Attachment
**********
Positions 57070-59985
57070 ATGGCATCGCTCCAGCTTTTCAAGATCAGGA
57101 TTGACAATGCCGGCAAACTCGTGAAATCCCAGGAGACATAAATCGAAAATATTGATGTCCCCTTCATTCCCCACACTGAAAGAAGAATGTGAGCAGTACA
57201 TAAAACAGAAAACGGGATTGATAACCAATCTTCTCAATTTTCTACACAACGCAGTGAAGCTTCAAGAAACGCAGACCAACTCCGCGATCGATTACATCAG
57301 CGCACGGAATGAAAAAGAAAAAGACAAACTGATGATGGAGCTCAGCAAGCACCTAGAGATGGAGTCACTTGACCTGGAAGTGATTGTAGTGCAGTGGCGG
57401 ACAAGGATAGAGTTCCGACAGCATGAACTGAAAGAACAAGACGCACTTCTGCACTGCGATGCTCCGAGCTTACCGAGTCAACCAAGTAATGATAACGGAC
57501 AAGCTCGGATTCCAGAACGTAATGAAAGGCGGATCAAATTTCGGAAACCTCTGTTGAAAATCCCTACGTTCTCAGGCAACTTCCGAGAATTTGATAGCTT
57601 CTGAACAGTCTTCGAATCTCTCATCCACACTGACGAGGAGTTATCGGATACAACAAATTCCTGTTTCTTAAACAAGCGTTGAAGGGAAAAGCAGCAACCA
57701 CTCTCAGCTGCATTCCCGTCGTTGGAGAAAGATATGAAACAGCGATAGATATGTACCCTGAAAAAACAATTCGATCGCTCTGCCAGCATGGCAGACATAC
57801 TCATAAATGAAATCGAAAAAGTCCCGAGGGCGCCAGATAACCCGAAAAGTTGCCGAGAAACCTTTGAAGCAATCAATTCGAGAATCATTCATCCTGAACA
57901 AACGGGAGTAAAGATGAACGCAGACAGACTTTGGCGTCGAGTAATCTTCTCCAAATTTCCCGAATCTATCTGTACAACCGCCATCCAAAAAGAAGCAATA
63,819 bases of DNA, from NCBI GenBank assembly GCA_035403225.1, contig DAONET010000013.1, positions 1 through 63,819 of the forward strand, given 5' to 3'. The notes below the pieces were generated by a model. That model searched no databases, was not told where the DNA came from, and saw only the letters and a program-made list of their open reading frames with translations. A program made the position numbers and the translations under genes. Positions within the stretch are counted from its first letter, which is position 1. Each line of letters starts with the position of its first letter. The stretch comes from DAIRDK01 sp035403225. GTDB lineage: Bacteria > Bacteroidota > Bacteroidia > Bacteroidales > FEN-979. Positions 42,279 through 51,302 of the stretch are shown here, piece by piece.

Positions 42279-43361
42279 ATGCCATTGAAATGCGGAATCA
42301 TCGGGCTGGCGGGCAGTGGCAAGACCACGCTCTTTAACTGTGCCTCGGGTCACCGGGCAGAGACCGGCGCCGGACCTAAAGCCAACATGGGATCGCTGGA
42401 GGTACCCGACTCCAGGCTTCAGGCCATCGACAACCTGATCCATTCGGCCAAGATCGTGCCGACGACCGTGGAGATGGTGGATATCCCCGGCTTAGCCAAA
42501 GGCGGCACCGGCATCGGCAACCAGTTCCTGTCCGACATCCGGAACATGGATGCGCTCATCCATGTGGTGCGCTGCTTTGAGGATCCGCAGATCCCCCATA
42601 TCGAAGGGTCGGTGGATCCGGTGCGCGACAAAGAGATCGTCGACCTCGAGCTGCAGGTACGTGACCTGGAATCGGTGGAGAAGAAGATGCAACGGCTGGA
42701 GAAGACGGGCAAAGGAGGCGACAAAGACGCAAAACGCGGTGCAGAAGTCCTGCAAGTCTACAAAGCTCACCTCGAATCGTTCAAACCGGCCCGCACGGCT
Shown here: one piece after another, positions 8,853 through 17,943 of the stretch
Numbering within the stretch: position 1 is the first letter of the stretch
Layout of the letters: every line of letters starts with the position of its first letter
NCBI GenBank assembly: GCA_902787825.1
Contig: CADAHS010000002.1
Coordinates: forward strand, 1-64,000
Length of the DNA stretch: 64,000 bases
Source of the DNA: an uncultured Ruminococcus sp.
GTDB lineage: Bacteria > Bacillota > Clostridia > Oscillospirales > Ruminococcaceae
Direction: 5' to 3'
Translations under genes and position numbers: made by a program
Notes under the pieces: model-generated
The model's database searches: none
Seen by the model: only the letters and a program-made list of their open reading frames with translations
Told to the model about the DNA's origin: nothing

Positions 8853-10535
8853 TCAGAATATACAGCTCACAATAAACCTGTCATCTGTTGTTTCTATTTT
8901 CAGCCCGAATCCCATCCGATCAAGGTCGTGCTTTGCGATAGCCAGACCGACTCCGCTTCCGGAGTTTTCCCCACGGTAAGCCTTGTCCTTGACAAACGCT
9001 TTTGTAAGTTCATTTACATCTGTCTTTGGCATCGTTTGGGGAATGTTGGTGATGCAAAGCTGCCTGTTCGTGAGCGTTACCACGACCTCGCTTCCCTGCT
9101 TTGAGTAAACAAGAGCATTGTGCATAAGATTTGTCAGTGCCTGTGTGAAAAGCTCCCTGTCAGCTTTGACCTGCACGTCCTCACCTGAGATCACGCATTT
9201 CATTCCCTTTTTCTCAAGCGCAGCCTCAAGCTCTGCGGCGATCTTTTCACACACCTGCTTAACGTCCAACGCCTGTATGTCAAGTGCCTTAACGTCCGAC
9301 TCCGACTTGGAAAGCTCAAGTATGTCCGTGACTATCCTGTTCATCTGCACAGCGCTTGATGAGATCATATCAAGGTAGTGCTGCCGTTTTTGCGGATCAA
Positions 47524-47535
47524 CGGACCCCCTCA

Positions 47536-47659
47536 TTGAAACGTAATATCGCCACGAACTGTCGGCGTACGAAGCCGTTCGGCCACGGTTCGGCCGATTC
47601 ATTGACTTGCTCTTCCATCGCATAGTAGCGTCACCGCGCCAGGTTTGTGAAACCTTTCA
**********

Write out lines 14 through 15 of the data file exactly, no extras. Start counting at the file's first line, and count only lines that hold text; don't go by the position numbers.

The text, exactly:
42279 ATGCCATTGAAATGCGGAATCA
42301 TCGGGCTGGCGGGCAGTGGCAAGACCACGCTCTTTAACTGTGCCTCGGGTCACCGGGCAGAGACCGGCGCCGGACCTAAAGCCAACATGGGATCGCTGGA